QE creating an opportunity for peer-to-peer lending and crowdfunding

Thoughts Offerings blog has an interesting piece on how QE actually does not encourage traditional bank lending via deposit creation, but instead encourages lending through security issuance. I recommend the reading, it ties a lot of things together neatly.

If we take this post a little further, given that lending via security issuance is currently frozen on the consumer debt side, those benefiting from QE are those with access to capital markets: large corporations, financial intermediaries (who take fees on issuing, buying/selling securities), and the Government, but not the consumer or small business (except as recipient of Government welfare or subsidies). As a result, domestic demand is poor, which leads companies to invest and grow their revenues abroad (BRIC in particular), bringing rampant inflation in emerging economies and taking the dollar down. This is a self-reinforcing feedback loop.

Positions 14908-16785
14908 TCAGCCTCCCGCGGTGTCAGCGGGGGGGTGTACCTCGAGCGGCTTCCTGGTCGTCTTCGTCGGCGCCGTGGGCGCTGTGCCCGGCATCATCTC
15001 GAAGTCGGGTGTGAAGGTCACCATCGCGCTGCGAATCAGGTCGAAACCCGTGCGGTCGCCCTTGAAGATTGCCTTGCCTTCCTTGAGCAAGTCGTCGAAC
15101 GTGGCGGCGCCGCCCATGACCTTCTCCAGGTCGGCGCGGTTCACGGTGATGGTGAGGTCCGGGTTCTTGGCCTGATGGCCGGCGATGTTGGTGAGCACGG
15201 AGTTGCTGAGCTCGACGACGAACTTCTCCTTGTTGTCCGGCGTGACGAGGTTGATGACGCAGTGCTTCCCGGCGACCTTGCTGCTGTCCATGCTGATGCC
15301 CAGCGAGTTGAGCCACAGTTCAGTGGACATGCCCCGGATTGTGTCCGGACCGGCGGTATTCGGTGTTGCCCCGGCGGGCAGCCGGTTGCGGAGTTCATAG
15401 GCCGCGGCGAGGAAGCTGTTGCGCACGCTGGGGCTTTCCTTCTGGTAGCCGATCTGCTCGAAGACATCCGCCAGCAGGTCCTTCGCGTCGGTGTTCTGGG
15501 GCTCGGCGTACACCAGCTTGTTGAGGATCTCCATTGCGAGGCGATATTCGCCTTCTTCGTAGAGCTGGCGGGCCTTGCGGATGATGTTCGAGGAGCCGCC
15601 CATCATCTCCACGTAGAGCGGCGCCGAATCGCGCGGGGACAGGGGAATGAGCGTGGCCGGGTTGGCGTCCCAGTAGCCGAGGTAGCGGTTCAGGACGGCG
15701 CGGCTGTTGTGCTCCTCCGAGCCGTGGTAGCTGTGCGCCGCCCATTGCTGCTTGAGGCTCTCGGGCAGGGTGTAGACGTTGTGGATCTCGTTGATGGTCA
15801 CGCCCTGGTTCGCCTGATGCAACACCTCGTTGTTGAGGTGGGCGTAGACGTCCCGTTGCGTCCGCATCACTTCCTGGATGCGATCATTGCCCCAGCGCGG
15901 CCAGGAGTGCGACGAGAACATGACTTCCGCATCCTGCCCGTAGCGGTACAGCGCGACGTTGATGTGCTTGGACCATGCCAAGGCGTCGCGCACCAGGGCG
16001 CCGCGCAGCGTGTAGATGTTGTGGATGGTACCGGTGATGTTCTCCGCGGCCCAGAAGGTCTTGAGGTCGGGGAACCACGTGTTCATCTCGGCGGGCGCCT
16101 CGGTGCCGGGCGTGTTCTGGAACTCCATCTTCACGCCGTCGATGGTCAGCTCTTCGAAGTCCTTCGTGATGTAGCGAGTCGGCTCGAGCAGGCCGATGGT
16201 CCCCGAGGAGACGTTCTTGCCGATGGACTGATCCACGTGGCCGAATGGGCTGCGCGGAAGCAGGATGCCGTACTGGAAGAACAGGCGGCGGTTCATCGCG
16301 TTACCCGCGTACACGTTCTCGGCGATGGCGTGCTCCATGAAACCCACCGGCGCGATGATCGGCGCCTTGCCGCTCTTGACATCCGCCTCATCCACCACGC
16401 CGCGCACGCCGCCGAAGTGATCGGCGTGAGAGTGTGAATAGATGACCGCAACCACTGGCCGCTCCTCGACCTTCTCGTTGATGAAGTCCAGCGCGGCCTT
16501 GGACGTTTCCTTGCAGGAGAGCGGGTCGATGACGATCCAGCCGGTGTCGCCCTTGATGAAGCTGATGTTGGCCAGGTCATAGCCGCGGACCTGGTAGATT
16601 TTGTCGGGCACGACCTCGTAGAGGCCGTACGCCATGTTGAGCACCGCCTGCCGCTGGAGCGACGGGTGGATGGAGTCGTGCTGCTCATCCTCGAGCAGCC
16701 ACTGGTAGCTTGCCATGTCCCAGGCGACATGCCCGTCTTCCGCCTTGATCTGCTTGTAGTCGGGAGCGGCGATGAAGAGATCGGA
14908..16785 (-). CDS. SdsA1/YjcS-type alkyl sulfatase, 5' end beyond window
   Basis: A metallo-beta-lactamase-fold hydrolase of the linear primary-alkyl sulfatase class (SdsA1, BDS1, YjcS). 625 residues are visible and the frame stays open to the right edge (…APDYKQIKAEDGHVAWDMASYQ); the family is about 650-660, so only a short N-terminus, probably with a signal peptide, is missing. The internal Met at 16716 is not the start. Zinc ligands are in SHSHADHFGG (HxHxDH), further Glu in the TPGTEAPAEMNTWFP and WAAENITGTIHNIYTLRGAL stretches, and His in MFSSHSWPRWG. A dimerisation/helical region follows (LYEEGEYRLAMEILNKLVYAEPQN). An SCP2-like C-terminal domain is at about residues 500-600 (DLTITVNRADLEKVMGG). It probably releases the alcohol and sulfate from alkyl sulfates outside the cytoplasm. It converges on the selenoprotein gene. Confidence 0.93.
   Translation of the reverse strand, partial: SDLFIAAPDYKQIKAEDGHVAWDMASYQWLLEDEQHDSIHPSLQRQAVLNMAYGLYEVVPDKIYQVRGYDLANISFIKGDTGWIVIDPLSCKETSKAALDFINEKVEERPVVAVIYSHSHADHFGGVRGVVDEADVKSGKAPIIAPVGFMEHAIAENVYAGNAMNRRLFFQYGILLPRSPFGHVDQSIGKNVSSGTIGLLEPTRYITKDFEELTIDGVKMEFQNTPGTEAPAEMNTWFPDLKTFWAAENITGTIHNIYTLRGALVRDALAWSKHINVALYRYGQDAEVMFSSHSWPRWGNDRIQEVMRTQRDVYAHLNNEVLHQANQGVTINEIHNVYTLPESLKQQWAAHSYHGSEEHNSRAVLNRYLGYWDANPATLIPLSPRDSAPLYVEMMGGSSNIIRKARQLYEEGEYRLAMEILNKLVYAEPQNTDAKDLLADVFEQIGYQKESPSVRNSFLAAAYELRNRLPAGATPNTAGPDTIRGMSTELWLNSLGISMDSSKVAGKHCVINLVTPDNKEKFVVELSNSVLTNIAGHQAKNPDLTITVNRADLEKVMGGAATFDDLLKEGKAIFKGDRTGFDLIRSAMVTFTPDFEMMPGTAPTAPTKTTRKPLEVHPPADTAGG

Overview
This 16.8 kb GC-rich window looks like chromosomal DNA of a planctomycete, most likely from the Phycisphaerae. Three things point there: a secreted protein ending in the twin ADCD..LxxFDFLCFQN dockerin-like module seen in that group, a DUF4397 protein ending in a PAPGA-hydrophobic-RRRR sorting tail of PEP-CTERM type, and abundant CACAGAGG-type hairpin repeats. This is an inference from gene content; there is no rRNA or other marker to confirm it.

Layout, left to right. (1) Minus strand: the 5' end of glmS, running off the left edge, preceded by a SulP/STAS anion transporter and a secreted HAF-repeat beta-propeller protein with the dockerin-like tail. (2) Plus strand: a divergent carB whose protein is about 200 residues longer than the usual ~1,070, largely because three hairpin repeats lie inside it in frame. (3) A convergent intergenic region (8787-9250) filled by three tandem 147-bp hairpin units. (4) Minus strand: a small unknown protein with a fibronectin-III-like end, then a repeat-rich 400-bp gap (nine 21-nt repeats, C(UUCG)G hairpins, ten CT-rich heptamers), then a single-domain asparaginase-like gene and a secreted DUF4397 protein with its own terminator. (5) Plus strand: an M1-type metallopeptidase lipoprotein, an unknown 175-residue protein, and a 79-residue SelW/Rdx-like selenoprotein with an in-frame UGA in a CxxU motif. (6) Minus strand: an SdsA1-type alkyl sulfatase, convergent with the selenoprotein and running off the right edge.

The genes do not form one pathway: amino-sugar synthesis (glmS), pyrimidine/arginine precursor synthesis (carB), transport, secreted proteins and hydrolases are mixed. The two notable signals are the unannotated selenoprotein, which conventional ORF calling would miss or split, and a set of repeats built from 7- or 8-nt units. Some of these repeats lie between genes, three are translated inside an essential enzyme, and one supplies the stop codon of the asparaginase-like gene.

Two things follow:

  1. the biggest risk to this growth is a slowdown in BRIC countries, China in particular. The reflation trade could easily morph into a vicious deflationary force as dollars are repatriated, assets sold, debts paid back, preference for safety over risk, short-term duration over long-term, returns.
  2. with consumer and small business loans still going down, paradoxically encouraged by QE as the Thoughts Offerings post expose, there is a major opportunity for peer-to-peer lending and crowdfunding. This is an area where lawmakers could have a huge impact with no dollar spent, just a regulation signed. Maybe they could even win an election with this one!

2 thoughts on “QE creating an opportunity for peer-to-peer lending and crowdfunding”

  1. Guillaume: I like where you're going with this. The question is how motivated are lawmakers and politicians to be paying attention to this space at all. it ain't broke it, why fix it.

  2. Job creation is what matters right now. I think a good place to start would be to have good numbers on the efficiency of crowdfunding/peerfunding in terms of job creation, vs the Government/Fed actions of the past few years.

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